Week Links in Education: Dec. 10

Some of the stories and essays, particularly related to education in the United States, that caught my attention this week. A 🕛 symbol indicates a known metered paywall.


Decades ago, when Congress created the bank-based student loan system, it relied on guaranty agencies as go-betweens. Now those middlemen are standing in the way of student debt forgiveness.

The Government Accountability Office says 91% of American colleges don’t disclose the full net price of attendance when they offer financial aid packages.

The crisis of mental health among American youth is bad. Really bad. 🕛

Youki Terada and Stephen Merrill compiled a list of ten 2022 education studies you need to read.

Teacher shortages aren’t caused by an insufficient number of qualified teachers.

The fall term is ending in chaos because the University of California can’t function without its 48,000 striking workers. Which is kind of the point.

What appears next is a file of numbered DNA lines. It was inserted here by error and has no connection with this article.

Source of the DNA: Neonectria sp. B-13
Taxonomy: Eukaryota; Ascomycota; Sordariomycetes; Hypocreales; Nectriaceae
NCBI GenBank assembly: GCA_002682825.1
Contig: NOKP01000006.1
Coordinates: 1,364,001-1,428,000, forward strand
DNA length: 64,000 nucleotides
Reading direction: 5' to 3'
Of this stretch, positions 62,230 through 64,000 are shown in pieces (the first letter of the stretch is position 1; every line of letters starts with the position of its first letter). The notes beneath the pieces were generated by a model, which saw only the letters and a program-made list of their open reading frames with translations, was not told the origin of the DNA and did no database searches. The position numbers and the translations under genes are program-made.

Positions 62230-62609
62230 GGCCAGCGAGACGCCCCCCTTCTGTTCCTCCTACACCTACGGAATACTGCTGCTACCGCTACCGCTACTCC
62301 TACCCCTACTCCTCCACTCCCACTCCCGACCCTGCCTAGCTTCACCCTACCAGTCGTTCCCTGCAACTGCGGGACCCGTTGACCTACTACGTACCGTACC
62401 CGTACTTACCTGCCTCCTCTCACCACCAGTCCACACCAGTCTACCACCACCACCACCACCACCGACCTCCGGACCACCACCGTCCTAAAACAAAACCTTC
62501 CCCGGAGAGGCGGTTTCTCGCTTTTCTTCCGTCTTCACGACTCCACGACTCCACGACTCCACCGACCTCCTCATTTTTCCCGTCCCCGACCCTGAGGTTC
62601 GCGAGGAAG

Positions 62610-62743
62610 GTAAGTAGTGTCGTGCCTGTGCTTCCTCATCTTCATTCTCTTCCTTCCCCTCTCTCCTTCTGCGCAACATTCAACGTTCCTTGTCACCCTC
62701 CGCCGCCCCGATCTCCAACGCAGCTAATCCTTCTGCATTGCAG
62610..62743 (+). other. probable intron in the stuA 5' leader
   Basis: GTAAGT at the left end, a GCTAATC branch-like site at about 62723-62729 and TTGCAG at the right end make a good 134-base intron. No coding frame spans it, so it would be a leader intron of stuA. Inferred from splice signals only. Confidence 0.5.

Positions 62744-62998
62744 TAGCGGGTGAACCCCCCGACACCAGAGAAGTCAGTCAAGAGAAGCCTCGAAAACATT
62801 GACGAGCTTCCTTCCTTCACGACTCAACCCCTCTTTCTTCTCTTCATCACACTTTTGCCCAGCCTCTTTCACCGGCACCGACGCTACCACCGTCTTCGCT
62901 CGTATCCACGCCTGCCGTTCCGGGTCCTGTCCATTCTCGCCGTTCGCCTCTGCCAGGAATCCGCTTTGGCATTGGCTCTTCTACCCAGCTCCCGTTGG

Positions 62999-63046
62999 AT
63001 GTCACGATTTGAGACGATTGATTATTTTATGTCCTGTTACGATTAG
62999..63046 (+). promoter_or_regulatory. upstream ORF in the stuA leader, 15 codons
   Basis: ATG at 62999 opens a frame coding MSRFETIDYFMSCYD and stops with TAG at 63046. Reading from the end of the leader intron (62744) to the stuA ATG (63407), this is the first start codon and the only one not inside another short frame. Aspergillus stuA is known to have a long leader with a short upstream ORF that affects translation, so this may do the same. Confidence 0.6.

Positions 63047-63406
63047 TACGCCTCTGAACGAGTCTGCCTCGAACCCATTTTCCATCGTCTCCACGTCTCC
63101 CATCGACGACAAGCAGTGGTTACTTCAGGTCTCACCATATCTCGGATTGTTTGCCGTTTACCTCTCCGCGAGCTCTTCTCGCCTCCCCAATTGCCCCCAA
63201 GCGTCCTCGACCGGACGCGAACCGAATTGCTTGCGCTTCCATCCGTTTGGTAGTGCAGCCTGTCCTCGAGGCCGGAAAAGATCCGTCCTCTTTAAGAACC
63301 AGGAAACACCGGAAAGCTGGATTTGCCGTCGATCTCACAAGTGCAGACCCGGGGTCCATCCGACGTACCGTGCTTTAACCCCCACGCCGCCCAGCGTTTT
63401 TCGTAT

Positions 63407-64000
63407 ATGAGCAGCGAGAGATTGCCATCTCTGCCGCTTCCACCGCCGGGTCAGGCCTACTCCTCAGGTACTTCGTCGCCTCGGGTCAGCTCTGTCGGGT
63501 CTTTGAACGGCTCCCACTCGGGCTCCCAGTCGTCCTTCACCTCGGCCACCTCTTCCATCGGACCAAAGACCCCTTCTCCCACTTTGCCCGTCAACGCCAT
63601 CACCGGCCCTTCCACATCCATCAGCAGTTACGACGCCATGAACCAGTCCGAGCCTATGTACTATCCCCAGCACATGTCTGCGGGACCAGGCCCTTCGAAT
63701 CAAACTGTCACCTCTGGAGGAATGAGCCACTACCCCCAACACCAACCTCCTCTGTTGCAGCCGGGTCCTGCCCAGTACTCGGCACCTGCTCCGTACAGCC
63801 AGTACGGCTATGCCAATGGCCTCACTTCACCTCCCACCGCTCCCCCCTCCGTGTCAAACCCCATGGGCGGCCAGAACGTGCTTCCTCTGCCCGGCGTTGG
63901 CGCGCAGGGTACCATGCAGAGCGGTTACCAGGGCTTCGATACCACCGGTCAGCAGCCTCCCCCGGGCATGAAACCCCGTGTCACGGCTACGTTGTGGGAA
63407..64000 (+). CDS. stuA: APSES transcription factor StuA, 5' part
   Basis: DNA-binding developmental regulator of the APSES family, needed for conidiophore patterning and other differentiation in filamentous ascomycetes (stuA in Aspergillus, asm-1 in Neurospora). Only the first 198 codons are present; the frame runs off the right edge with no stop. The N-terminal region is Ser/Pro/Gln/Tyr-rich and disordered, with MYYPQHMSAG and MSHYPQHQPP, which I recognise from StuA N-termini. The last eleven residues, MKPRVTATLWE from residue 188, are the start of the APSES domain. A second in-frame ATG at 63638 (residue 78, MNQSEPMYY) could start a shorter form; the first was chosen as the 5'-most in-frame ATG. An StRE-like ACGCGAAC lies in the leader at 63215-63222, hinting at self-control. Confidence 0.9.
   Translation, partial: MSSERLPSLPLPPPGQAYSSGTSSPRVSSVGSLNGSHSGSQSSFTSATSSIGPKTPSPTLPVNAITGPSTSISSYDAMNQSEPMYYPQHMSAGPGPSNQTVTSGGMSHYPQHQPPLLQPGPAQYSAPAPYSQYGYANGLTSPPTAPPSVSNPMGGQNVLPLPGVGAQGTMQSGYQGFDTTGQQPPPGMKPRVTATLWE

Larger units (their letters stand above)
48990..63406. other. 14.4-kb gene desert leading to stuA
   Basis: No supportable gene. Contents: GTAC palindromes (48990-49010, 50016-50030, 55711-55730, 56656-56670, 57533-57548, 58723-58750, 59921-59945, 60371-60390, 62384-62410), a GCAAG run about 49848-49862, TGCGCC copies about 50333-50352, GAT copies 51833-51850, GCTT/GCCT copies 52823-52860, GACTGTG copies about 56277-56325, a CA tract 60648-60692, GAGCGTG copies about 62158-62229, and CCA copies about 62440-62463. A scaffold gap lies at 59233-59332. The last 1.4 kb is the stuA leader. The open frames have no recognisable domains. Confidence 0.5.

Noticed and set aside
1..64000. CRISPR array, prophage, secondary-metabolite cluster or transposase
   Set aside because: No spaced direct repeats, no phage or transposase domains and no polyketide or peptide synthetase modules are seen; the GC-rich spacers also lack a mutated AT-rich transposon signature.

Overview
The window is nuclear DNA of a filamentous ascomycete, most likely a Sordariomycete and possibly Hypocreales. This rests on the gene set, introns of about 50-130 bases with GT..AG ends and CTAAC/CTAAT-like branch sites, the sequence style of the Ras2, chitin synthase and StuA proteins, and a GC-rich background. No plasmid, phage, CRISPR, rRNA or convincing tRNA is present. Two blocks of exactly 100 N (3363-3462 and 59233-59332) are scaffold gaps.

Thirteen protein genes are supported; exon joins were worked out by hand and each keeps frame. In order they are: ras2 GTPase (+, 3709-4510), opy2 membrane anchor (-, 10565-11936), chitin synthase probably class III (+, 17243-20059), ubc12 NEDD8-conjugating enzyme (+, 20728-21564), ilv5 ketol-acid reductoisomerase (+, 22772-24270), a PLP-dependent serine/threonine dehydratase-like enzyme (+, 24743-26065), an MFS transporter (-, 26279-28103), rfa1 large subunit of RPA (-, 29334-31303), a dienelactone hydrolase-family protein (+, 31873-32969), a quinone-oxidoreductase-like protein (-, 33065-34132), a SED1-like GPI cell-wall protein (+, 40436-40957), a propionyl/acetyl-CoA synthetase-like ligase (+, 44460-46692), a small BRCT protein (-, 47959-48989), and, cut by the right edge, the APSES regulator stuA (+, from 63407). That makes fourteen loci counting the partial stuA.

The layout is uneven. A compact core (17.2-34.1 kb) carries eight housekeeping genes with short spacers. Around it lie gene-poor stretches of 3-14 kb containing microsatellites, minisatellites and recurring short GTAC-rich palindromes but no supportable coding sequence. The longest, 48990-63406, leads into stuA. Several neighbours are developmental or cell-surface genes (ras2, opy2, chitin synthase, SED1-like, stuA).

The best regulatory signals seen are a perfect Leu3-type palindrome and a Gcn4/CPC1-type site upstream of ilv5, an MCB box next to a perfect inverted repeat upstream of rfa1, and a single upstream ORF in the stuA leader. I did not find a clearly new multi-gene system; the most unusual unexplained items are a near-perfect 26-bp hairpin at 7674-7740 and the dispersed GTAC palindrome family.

Being a faculty member watching the New School’s administration mishandle its labor crisis, writes McKenzie Wark, is “like being stuck inside an episode of The Office.”

Meanwhile, a group of New School students announced an occupation of the University Center on Thursday in solidarity with striking teachers.

Until recently, two high schools in New England used Confederate imagery to represent themselves. (This article is republished from 2015.)

The Organization of American Historians has updated its standards of employment and “bill of rights” for contingent faculty members.